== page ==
Eagerly Awaited Graphic Novel Embraces Chicago, Art and Monsters — Both Real and Imaginary

Left: The cover of “My Favorite Thing is Monsters Book Two.” Right: An image from the book. (Provided)Left: The cover of “My Favorite Thing is Monsters Book Two.” Right: An image from the book. (Provided)

The literary marvel “My Favorite Thing is Monsters” has risen from the crypt in a highly anticipated “Book Two.”

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Graphic novelist Emil Ferris seemingly materialized out of thin air in 2017 with the original “My Favorite Thing is Monsters,” and she was soon named “one of the most important comics artists of our time” by Art Spiegelman, the Pulitzer Prize-winning author of “Maus.”

Ferris was 55 years old when the book — her first published work — was released to instant praise. Years earlier she had been an illustrator and sculpted prototypes for toy companies. The overnight sensation was a lifetime in the making.

Now she’s back with “My Favorite Thing is Monsters Book Two.”

(Scroll to the end of the article to see images from the book.)

“Book Two” continues the tale of Karen Reyes, a 10-year-old misfit who thinks of herself as a werewolf. Growing up in Chicago in the ‘60s, Karen tries to solve the mysterious death of a neighbor and navigate the scary Uptown neighborhood where she lives. She also seeks to understand her beloved big brother, a talented young man with a knack for trouble. In midst of real terrors, Karen falls in love.

Ferris builds genuine fear into the narrative, and the intersecting lines of her cross-hatched drawings give a sculptural quality to the art. Monsters — good and bad —are drawn in pen and ink on paper that looks like a spiral-bound notebook. It’s an ambitious epic made with Bic and Paper Mate pens.

The books are set against a backdrop of Chicago landmarks, including the Aragon Ballroom and Graceland Cemetery. The Art Institute is a pivotal location — Karen actually enters the paintings, and the museum’s lions come to life in her dreams.

Sony Pictures bought the movie rights for “My Favorite Thing is Monsters,” but another worthy film subject might be the author herself.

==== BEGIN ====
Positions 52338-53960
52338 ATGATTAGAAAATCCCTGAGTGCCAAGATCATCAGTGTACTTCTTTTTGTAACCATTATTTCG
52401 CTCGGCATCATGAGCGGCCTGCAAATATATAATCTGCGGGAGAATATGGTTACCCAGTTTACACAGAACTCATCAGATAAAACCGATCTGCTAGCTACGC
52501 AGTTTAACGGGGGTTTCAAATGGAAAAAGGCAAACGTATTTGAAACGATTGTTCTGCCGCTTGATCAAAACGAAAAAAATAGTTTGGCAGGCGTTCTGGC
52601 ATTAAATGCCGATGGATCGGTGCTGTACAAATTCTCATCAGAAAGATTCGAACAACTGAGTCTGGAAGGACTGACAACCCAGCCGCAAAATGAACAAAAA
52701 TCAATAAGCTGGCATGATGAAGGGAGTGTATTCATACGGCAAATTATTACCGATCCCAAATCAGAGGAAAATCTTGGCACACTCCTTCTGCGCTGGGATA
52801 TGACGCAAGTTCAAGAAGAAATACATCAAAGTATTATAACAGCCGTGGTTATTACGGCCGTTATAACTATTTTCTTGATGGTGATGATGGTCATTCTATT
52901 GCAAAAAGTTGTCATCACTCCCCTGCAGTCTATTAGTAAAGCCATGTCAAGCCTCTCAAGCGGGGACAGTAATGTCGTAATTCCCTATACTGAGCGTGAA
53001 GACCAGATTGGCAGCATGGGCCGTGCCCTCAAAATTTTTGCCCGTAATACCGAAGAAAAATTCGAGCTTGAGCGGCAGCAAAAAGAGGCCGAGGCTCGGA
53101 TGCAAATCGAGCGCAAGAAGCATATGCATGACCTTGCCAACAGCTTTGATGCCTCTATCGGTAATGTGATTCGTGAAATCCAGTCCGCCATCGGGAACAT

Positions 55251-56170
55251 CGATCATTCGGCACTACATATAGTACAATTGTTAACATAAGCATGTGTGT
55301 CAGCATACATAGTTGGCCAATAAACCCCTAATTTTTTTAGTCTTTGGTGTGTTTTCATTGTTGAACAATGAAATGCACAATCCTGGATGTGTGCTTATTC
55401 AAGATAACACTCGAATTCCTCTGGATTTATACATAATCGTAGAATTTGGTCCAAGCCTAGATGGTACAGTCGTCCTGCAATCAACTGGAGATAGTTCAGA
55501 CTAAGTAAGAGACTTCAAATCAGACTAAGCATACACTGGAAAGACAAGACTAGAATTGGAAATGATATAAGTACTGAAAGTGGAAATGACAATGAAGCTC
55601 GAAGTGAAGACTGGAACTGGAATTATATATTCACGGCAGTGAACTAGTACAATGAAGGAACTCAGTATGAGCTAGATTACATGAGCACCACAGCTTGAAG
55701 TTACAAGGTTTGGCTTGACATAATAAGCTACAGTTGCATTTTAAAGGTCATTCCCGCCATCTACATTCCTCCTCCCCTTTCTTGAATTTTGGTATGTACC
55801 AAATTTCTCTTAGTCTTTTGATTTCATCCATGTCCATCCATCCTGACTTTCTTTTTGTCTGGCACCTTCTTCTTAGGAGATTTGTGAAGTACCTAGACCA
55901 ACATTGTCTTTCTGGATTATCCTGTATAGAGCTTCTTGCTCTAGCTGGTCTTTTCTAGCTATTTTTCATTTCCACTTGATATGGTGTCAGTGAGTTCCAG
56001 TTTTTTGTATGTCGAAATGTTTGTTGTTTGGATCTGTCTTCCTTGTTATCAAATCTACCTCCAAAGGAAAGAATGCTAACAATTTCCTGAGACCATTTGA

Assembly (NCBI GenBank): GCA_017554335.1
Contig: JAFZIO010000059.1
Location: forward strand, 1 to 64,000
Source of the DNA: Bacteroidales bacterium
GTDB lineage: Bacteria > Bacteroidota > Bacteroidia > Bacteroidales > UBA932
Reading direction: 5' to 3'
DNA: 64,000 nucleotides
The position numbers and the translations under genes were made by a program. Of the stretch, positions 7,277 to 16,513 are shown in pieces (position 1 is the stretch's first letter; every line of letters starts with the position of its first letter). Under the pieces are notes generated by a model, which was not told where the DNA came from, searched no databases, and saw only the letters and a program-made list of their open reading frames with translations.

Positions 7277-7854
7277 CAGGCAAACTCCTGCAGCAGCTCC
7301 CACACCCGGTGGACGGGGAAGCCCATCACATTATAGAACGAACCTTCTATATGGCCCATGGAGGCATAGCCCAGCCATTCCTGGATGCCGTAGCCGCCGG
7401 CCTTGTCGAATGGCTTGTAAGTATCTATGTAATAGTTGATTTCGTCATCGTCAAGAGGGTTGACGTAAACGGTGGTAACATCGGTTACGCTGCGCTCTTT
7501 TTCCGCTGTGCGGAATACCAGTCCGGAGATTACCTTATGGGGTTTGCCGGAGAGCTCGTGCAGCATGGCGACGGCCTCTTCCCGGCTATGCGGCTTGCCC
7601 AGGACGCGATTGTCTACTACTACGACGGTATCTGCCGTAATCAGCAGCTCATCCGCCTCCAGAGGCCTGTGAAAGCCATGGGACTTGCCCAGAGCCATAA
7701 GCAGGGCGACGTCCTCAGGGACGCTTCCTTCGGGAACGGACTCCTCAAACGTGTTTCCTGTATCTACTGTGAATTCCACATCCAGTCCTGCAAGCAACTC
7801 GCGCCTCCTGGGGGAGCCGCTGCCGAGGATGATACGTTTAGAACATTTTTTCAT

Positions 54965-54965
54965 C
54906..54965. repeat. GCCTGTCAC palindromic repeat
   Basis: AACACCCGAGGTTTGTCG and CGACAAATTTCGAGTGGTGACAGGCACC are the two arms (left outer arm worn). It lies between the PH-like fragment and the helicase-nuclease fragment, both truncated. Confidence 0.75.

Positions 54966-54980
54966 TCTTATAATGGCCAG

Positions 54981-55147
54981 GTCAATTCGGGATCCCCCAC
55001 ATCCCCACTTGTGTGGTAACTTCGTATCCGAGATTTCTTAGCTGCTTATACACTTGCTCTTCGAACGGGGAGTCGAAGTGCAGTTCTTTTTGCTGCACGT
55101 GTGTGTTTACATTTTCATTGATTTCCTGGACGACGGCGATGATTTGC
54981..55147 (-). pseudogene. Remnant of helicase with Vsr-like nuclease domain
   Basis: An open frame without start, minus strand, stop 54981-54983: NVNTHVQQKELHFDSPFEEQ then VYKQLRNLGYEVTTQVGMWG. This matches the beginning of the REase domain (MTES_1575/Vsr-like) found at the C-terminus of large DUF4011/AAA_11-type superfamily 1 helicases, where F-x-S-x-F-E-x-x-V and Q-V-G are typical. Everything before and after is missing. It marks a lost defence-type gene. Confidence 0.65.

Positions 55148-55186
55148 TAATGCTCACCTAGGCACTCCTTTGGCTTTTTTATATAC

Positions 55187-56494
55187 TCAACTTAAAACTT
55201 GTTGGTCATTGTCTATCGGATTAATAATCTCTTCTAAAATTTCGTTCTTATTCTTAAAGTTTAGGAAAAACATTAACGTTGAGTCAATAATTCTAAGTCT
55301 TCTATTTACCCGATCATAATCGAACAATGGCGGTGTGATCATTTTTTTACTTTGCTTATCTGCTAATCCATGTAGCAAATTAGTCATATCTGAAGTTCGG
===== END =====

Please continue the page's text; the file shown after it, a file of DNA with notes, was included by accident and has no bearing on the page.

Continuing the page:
Ferris grew up in Uptown — underprivileged and disabled by scoliosis. She had moved to Chicago from New Mexico as a child. At 40, she contracted West Nile virus and was paralyzed. She had to learn to walk and draw again. She earned an MFA from the School of the Art Institute and began the work of creating the more than 800 pages of narrative art in the two books.

WTTW News spoke to Ferris about monsters and more. The conversation was edited for length and clarity.

WTTW News: As a child on Halloween, what did you dress up as?

Emil Ferris: I have a mask still in my collection that’s important to me because it was made by my mother. We were poor at the time, and the only thing she could find was a broken Spider-Man mask. She’s such a brilliantly creative person that she took strips of newspaper and soaked them in glue, and she built up this wonderful green witch’s mask. I dressed in a cloak and went door to door, and I was small and slightly hunchbacked, and my voice was deep when I was a child — it pretty much hasn’t changed — and I cackled when people opened the door. I just scared the hell out of them. I remember it as one of the happiest times of my childhood. [laughs]

What is it that kids find so interesting about monsters? Do you think they see themselves in them, as outsiders and misfits?

Ferris: Yes, I think that they’re outsiders, but I also think that the process of childhood is this taking in of the adult world and slowly relinquishing the child world. I think that the loving of monsters is a rebellion to that. It’s a rebellion against being constrained and tamed and made less wild — and I’m not thinking of wildness as a bad thing. I’m thinking of wildness as the generative part of us, the creative part of us. And as we watch our parents do exciting things, like balance checkbooks and go to 9-to-5 jobs, we know that the future is not dedicated to our freedom. Loving monsters is a way to say, ‘Oh, by the way, I’m really loyal to the part of me that you don’t like.’

Left: Karen Reyes of “My Favorite Thing is Monsters” and creator Emil Ferris. (Provided) Right: Emil Ferris (Whitten Sabbatini)Left: Karen Reyes of “My Favorite Thing is Monsters” and creator Emil Ferris. (Provided) Right: Emil Ferris (Whitten Sabbatini)

You moved to Chicago from New Mexico when you were young. Was that a culture shock?